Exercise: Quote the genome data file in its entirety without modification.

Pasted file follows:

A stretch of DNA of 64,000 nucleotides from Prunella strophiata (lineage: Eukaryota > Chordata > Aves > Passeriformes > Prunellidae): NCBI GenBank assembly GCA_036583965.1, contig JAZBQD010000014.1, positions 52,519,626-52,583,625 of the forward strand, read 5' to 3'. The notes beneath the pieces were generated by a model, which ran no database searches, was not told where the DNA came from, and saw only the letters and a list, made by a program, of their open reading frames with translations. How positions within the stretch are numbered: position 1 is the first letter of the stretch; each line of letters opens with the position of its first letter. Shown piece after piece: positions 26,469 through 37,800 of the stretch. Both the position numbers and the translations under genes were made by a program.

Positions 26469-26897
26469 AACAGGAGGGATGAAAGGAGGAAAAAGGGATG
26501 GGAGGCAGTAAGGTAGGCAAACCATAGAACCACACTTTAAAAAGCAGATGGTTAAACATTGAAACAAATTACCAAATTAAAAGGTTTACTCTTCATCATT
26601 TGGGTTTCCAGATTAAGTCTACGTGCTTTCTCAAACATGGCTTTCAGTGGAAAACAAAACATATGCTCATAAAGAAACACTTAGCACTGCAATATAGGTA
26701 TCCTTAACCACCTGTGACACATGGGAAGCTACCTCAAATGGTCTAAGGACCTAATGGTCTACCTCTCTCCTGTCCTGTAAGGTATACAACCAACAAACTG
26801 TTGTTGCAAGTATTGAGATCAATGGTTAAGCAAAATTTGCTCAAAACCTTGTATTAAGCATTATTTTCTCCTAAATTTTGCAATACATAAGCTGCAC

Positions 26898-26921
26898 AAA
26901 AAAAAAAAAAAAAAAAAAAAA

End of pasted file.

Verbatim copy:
A stretch of DNA of 64,000 nucleotides from Prunella strophiata (lineage: Eukaryota > Chordata > Aves > Passeriformes > Prunellidae): NCBI GenBank assembly GCA_036583965.1, contig JAZBQD010000014.1, positions 52,519,626-52,583,625 of the forward strand, read 5' to 3'. The notes beneath the pieces were generated by a model, which ran no database searches, was not told where the DNA came from, and saw only the letters and a list, made by a program, of their open reading frames with translations. How positions within the stretch are numbered: position 1 is the first letter of the stretch; each line of letters opens with the position of its first letter. Shown piece after piece: positions 26,469 through 37,800 of the stretch. Both the position numbers and the translations under genes were made by a program.

Positions 26469-26897
26469 AACAGGAGGGATGAAAGGAGGAAAAAGGGATG
26501 GGAGGCAGTAAGGTAGGCAAACCATAGAACCACACTTTAAAAAGCAGATGGTTAAACATTGAAACAAATTACCAAATTAAAAGGTTTACTCTTCATCATT
26601 TGGGTTTCCAGATTAAGTCTACGTGCTTTCTCAAACATGGCTTTCAGTGGAAAACAAAACATATGCTCATAAAGAAACACTTAGCACTGCAATATAGGTA
26701 TCCTTAACCACCTGTGACACATGGGAAGCTACCTCAAATGGTCTAAGGACCTAATGGTCTACCTCTCTCCTGTCCTGTAAGGTATACAACCAACAAACTG
26801 TTGTTGCAAGTATTGAGATCAATGGTTAAGCAAAATTTGCTCAAAACCTTGTATTAAGCATTATTTTCTCCTAAATTTTGCAATACATAAGCTGCAC

Positions 26898-26921
26898 AAA
26901 AAAAAAAAAAAAAAAAAAAAA